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As adults we are aware of how annoying headaches can be. Luckily, we know how we can take care of ourselves and what nips them in the bud. What happens if a child has a headache? It’s important to have an open communication with your child to address his or her pain and figure out the best remedy.
Takijah Heard, MD, Pediatric Epileptologist at NorthShore and her colleagues Leslie Finkel, MD, and Margaret Michelson, MD, Pediatric Neurologists, share what can be done to help children cope with headaches:
If headaches are frequent for your child – more than once a week – the NorthShore Pediatric Neurology Department as a group recommends keeping a diary of when the headache starts, how long it lasts, where it hurts and what is the pain like (stabbing, dull, aching or throbbing). If possible, try to note anything that was eaten or activities leading up to the headache, which could help produce a list of triggers. This diary will help your child’s pediatrician or pediatric neurologist determine the type of headache and plan of action.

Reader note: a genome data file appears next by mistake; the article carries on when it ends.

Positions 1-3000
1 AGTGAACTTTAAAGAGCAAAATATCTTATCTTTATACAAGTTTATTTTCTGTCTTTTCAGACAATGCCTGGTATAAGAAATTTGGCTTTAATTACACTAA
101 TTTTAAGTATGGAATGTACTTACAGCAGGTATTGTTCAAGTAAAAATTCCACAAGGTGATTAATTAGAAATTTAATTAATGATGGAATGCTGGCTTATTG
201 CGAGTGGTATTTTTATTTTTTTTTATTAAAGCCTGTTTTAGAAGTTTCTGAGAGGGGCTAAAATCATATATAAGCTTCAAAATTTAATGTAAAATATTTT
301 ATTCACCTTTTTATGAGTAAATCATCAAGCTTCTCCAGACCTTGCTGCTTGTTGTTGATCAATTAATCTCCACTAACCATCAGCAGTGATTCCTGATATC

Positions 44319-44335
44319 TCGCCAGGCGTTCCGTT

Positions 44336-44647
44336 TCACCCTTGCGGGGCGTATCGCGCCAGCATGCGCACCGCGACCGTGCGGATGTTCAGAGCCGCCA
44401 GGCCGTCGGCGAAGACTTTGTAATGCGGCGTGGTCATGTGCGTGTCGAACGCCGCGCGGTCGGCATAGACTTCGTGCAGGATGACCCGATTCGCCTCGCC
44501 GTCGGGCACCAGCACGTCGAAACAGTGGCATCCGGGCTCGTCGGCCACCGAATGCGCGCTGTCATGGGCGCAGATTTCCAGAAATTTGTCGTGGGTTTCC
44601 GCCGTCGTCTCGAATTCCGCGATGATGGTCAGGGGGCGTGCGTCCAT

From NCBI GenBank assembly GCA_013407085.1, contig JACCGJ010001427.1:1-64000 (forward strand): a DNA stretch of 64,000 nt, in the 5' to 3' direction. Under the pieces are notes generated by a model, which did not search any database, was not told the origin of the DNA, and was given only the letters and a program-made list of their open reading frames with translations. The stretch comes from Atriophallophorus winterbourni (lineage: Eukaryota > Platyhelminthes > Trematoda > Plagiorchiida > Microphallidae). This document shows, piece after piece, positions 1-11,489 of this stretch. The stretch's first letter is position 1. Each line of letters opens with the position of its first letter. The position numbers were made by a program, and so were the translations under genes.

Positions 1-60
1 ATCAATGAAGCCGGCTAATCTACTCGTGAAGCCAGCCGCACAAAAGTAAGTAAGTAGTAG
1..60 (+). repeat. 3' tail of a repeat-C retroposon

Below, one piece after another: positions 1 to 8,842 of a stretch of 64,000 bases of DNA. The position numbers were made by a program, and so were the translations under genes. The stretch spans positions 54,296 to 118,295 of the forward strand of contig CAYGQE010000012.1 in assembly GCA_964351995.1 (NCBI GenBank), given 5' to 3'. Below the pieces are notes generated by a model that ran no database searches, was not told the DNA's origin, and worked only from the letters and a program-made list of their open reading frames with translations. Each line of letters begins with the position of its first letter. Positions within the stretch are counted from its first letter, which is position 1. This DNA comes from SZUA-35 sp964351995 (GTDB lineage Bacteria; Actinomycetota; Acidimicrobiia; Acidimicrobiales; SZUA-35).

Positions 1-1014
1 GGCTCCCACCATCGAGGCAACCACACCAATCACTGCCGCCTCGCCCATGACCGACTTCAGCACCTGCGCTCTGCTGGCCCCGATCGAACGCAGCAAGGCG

Dr. Heard recommends to never give ibuprofen more than three times a week on a routine basis. If his/her headaches are this frequent then your child should be seen and followed by a pediatric neurologist.